First let me note that the pictures in this post were professionally taken and look great thanks to Photoshop and my Bobbi Brown concealer. Don’t assume that I was sitting in the rocking chair peacefully all hours of the day after I had a baby reflecting on how much I love life. Don’t get me wrong, it HAS been the sweetest time of my life. And the hardest. I’ve been so deep in the newborn trenches for six weeks and the question I have been asked the most (besides “when are you having the next one?” —- seriously people?!) is “Is there anything you didn’t expect about having a newborn?” I put the top five things in this blog. I probably could have kept writing and writing but here are the big ones. Oh but first, this meme, which sums up my dark postpartum moments:
- All the tears. In the first two weeks after I had Ruthie, I never knew I could cry so much. I cried from happiness: watching Dave become a dad, becoming a family of three, looking at Ruthie’s sweet face. Crying from being hormonal: when Dave walked too far ahead of me at the grocery store, accidentally ordering RedBox to the wrong place, dropping a fork on the floor of our kitchen. Crying from frustration: over breastfeeding, over Ruthie breaking out of her swaddle for the 230923 time that day, over the fact that I really have no idea what I’m doing and I’m just faking it until I make it with a newborn.
- Speaking of hormones, they are crazy. More than when you were thirteen. More than when you went on birth control. Mine started to even out after a few weeks and now at almost six weeks postpartum, I start to think they’re under control and then I have a breakdown the next hour.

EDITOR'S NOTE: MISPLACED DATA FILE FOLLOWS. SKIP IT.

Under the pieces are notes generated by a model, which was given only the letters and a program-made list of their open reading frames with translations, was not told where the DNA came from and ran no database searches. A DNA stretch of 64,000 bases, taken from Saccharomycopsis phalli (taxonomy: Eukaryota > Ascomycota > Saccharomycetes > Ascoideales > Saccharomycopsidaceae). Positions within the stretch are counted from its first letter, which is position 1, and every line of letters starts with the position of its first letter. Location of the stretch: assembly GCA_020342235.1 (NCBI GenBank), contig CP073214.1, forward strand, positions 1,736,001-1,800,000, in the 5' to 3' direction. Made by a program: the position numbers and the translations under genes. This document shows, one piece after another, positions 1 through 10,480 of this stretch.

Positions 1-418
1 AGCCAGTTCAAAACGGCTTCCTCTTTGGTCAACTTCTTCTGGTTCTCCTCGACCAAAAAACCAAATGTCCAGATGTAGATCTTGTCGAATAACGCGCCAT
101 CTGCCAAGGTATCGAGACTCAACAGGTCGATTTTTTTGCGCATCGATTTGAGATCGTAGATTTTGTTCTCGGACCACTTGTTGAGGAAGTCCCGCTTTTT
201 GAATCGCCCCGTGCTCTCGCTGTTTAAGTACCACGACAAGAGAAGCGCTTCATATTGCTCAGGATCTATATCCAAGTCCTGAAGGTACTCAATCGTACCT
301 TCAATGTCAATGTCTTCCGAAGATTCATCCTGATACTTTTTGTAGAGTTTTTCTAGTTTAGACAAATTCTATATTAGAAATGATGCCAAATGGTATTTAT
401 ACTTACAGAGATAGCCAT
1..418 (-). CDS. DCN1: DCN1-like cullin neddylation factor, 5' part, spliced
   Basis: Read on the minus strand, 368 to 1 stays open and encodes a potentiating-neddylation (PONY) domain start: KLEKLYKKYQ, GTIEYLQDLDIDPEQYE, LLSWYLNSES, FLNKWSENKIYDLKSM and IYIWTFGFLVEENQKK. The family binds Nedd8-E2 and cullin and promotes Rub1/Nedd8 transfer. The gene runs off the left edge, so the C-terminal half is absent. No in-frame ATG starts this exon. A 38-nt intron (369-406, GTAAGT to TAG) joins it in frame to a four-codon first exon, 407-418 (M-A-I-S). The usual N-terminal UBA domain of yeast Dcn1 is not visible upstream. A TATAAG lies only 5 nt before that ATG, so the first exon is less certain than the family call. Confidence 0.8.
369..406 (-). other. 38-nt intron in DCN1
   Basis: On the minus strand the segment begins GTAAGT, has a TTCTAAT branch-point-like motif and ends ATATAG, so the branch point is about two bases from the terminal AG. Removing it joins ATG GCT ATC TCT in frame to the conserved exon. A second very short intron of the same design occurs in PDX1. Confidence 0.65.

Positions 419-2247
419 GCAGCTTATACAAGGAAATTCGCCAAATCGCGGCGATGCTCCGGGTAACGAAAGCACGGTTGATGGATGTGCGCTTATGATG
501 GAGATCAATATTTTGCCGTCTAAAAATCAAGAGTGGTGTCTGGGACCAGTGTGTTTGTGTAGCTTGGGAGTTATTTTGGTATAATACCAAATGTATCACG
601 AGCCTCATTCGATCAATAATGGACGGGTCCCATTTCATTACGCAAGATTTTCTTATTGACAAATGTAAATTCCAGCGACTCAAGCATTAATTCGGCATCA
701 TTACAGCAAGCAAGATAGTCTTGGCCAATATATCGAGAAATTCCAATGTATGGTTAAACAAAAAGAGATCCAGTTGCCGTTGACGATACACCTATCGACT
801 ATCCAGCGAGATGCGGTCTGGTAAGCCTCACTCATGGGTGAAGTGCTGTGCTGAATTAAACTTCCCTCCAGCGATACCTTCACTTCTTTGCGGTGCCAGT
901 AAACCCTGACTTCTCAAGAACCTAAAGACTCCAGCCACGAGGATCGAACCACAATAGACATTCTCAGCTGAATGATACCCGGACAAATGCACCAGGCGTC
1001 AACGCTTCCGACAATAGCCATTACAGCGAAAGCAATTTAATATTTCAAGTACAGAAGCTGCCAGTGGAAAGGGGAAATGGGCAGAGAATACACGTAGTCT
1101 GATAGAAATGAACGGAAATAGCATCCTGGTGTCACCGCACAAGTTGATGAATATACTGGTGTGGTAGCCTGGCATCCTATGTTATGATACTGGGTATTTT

- Breastfeeding can be super challenging and you might want to quit. I knew before I had Ruthie that breastfeeding would be one of the hardest parts of having a baby and is it, so maybe this isn’t so much of a surprise. But I still thought that it would come easily to me. I think I’ll write a whole separate blog post about this because I have so much to say on this topic. Man, it was so hard in the beginning and I’m just going to be real with you now – the majority of the time I do not love breastfeeding. I have wondered so many times that if breastfeeding is natural and if God created our bodies to do this, then why is it so hard?! Luckily I feel like almost every mom has there own initial struggles with breastfeeding so you and your mom friends can all be in the Breastfeeding Sucks club together and vent about it. Also I do want to note that I am typing this paragraph with only one hand and a baby on my boob right now so this is clearly my huge BREASTFEEDING WIN OF THE DAY.
- I’m still getting to know my daughter. I thought that because I carried her for almost ten months, I would know her automatically. We would be like best friends. I thought she would look just like me because, well, she’s a girl and I’m a girl. Then when Ruthie came out I realized I loved her so much, but I didn’t know her. She doesn’t look like my twin and we don’t have this cool ESP where she cries and I know exactly what is going on. There was a long time I thought our relationship was solely based on feeding and we are just now breaking out of that stage as she becomes older and is able to interact more.
- People will show up to support you in a huge way. There can be so much judgment in motherhood in everything from feeding, to using a pacifier, to how much someone leaves the house in the first month with a newborn. I was worried that having a newborn would distance me from people but instead I feel like it’s done the opposite. We have such a great family and community that supports us with food and prayers and shoulders to cry on. I couldn’t make it without these people.